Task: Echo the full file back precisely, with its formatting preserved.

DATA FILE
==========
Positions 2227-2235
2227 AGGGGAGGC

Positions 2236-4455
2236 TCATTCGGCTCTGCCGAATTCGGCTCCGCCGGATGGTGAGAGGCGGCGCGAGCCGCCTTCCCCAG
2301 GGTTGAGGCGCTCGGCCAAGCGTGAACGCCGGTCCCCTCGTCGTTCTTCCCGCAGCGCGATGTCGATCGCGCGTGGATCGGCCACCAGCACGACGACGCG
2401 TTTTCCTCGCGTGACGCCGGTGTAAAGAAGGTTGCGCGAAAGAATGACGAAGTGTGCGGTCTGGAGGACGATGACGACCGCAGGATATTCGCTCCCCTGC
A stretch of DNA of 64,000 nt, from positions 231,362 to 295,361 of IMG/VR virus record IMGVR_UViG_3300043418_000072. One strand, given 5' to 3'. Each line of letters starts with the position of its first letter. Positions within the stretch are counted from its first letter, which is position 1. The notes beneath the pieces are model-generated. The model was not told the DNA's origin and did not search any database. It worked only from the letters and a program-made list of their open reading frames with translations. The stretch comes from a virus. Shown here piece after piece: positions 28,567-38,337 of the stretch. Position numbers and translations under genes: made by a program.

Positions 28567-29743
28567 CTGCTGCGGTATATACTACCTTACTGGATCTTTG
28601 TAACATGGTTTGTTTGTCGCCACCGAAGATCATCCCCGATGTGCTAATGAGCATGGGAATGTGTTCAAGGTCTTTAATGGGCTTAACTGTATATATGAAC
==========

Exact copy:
Positions 2227-2235
2227 AGGGGAGGC

Positions 2236-4455
2236 TCATTCGGCTCTGCCGAATTCGGCTCCGCCGGATGGTGAGAGGCGGCGCGAGCCGCCTTCCCCAG
2301 GGTTGAGGCGCTCGGCCAAGCGTGAACGCCGGTCCCCTCGTCGTTCTTCCCGCAGCGCGATGTCGATCGCGCGTGGATCGGCCACCAGCACGACGACGCG
2401 TTTTCCTCGCGTGACGCCGGTGTAAAGAAGGTTGCGCGAAAGAATGACGAAGTGTGCGGTCTGGAGGACGATGACGACCGCAGGATATTCGCTCCCCTGC
A stretch of DNA of 64,000 nt, from positions 231,362 to 295,361 of IMG/VR virus record IMGVR_UViG_3300043418_000072. One strand, given 5' to 3'. Each line of letters starts with the position of its first letter. Positions within the stretch are counted from its first letter, which is position 1. The notes beneath the pieces are model-generated. The model was not told the DNA's origin and did not search any database. It worked only from the letters and a program-made list of their open reading frames with translations. The stretch comes from a virus. Shown here piece after piece: positions 28,567-38,337 of the stretch. Position numbers and translations under genes: made by a program.

Positions 28567-29743
28567 CTGCTGCGGTATATACTACCTTACTGGATCTTTG
28601 TAACATGGTTTGTTTGTCGCCACCGAAGATCATCCCCGATGTGCTAATGAGCATGGGAATGTGTTCAAGGTCTTTAATGGGCTTAACTGTATATATGAAC